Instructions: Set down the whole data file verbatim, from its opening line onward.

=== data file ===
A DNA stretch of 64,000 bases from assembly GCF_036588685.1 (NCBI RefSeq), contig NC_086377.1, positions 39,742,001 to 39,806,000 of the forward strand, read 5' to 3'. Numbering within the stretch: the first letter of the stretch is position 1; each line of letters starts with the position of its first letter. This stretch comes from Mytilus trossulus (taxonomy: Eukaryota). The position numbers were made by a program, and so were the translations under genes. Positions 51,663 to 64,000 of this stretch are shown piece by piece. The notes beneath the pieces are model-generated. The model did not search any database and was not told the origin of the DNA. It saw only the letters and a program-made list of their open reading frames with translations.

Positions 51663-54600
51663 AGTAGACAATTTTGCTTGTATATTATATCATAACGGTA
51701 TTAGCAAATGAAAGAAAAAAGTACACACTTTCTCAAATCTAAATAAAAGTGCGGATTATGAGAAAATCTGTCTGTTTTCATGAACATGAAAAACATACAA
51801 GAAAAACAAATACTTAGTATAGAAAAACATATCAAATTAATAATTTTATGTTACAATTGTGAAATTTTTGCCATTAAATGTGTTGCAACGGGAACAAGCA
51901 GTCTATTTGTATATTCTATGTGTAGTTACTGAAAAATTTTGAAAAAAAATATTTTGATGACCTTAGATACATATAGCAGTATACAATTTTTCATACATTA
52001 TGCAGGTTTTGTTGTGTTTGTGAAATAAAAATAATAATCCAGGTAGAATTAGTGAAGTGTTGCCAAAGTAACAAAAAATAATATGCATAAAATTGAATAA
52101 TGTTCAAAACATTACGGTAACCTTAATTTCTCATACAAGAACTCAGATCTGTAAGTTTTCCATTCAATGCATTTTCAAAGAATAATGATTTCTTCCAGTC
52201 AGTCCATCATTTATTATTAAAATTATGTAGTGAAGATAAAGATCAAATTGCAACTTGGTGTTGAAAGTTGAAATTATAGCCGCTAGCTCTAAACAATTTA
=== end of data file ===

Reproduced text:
A DNA stretch of 64,000 bases from assembly GCF_036588685.1 (NCBI RefSeq), contig NC_086377.1, positions 39,742,001 to 39,806,000 of the forward strand, read 5' to 3'. Numbering within the stretch: the first letter of the stretch is position 1; each line of letters starts with the position of its first letter. This stretch comes from Mytilus trossulus (taxonomy: Eukaryota). The position numbers were made by a program, and so were the translations under genes. Positions 51,663 to 64,000 of this stretch are shown piece by piece. The notes beneath the pieces are model-generated. The model did not search any database and was not told the origin of the DNA. It saw only the letters and a program-made list of their open reading frames with translations.

Positions 51663-54600
51663 AGTAGACAATTTTGCTTGTATATTATATCATAACGGTA
51701 TTAGCAAATGAAAGAAAAAAGTACACACTTTCTCAAATCTAAATAAAAGTGCGGATTATGAGAAAATCTGTCTGTTTTCATGAACATGAAAAACATACAA
51801 GAAAAACAAATACTTAGTATAGAAAAACATATCAAATTAATAATTTTATGTTACAATTGTGAAATTTTTGCCATTAAATGTGTTGCAACGGGAACAAGCA
51901 GTCTATTTGTATATTCTATGTGTAGTTACTGAAAAATTTTGAAAAAAAATATTTTGATGACCTTAGATACATATAGCAGTATACAATTTTTCATACATTA
52001 TGCAGGTTTTGTTGTGTTTGTGAAATAAAAATAATAATCCAGGTAGAATTAGTGAAGTGTTGCCAAAGTAACAAAAAATAATATGCATAAAATTGAATAA
52101 TGTTCAAAACATTACGGTAACCTTAATTTCTCATACAAGAACTCAGATCTGTAAGTTTTCCATTCAATGCATTTTCAAAGAATAATGATTTCTTCCAGTC
52201 AGTCCATCATTTATTATTAAAATTATGTAGTGAAGATAAAGATCAAATTGCAACTTGGTGTTGAAAGTTGAAATTATAGCCGCTAGCTCTAAACAATTTA